There are racers who are constantly crashing, or nearly crashing. I'm in Cat 4, so there are guys that you hear constantly cursing and complaining about dangerous riding by others. Which is funny, because I don't feel unsafe in most of my races. There was a guy in the crit that my team put on in late May who could be heard swearing loudly on every lap about the stupid, sketchy moves being made by other racers. He got crashed out on the second-to-last lap and walked to the finish, where he proceeded with a vulgar rant about how cat 4 racers can't ride their bikes, etc. As you can imagine, this was greatly appreciated by all the parents with young children nearby. Anyway, he and the guy he tangled up with were the only people who crashed in that race.

There's another guy who complains about the sketchiness of the local crits, which is funny, since he's established a reputation for causing crashes.

It turns out that there are some simple things you can do to avoid most crashes. I do things like keep my head up and watch the wheel in front of me. I don't half-wheel the racer in front of me. If someone makes a threatening move at my space, I do not challenge, but back out. I don't try to gain position in corners, and I don't cut the inside line.

There's always an element of chance, but I've been safe in crits, so far. I used to be more aggressive and less careful about these rules, and I felt a lot less safe. The issue wasn't so much with my riding (though any honest low-cat rider needs to have some self-awareness: few cat 4 racers are excellent bike handlers) as with that of others. But now that I've developed some more situational awareness and changed the way I approach handling in a pack, that issue seems to have largely melted away. And I seem to have actually improved both my pack skills and racing aggressiveness, rather than seeing a decline. So not cutting corners hasn't hurt me, but it means I have fewer scares. Recognizing things that can get you into trouble (whether technically your fault or not) and developing an eye for riders to avoid can go a long way toward making you safer. Ultimately, you can only control the quality of your riding. Expecting everyone else to make the best decision at all times is asking too much.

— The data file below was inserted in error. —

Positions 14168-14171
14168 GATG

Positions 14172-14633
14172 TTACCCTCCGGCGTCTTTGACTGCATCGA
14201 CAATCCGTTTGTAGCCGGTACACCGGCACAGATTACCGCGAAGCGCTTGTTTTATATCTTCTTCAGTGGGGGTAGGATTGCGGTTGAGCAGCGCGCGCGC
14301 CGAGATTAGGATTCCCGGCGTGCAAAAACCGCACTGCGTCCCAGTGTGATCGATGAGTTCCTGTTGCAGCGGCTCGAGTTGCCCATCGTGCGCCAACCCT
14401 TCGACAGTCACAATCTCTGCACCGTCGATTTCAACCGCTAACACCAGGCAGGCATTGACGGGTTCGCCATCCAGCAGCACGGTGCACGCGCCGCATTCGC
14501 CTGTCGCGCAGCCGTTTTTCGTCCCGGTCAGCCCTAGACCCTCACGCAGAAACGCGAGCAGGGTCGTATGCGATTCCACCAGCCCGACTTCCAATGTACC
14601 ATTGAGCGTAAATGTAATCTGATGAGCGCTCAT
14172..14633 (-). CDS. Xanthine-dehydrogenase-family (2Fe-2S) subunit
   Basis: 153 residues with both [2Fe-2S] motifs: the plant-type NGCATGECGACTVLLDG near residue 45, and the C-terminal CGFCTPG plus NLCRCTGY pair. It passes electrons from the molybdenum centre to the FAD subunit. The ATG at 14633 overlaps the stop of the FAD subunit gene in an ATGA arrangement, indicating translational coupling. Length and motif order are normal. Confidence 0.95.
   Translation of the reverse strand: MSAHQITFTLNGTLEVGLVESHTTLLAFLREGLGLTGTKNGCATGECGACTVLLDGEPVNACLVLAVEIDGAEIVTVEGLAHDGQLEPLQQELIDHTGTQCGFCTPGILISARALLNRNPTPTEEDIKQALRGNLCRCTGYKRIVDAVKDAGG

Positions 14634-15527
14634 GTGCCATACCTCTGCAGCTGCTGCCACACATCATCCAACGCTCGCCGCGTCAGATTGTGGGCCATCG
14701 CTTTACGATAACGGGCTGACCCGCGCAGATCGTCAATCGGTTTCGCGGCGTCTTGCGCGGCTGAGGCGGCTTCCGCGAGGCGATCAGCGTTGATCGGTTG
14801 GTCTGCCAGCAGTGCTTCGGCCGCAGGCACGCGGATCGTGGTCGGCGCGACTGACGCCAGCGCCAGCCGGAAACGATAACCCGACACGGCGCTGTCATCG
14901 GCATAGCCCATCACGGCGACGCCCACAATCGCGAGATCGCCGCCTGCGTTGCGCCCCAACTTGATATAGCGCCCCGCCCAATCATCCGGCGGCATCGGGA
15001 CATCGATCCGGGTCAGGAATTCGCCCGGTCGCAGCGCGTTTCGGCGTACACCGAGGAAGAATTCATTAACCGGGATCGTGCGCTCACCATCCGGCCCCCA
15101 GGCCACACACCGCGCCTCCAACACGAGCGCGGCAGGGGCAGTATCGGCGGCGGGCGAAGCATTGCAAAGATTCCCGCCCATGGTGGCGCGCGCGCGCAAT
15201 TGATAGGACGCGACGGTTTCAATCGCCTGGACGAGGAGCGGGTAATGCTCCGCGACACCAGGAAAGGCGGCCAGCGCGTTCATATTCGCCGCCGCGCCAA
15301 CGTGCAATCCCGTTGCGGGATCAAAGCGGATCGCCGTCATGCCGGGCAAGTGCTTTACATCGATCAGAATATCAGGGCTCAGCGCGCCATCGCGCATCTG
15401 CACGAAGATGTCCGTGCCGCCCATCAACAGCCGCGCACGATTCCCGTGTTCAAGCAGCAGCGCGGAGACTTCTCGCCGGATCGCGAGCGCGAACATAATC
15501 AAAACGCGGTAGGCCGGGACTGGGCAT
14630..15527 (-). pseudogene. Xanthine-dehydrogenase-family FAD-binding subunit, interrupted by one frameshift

Things may well be totally different in the higher cats, where overall bike handling skills are greater; so it may be possible to get more aggressive about fighting for space in the pack. I don't know. But in cat 4, adopting a more low-key approach to moving and handling in the pack has made me feel pretty safe.

So, you can do a lot to ameliorate your own risk. In addition, think about it: you may hear a crash or two in every race, but how many racers go down each time? I've seen some big crashes in road races, but the odds are actually pretty good when you consider the number of riders crashing vs. the total number of starters. Even more so when you consider that a lot of these crashing riders may be the aforementioned ones who find themselves in trouble often.

I don't want to suggest that there's no risk, or that the consequences can't be severe, but your odds of crashing in any given race aren't actually all that high, and most injuries are simply uncomfortable annoyances, like road rash. So I bets my money and takes my chances. Ultimately, is it worth it? I don't know. I can't make a rational assessment of that. But racing is too much damn fun right now for the risk of crashing to turn me away.
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Old 07-26-10, 01:06 AM   #18
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I think as long as you're fine just finishing with the pack and stay away from the sprinters the risks are low when compared to the training benefits.
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Old 07-26-10, 03:01 AM   #19
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I think as long as you're fine just finishing with the pack and stay away from the sprinters the risks are low when compared to the training benefits.
I don't know why you pick out the sprinters (seeing as I'm one, since I can't climb or TT).

I find the highest risks (in Cat 3s) surround specific riders who don't look or think far enough ahead. It's like the car drivers on the highway that switch to the right lane as soon as they come up on a slower car, then immediately get stuck behind even a slower car as the left lane streams by them. Or the car that pulls out just in front of another car, but if the car had waited literally a few seconds, the road would have been totally clear. I wouldn't want to race bikes with those types of drivers.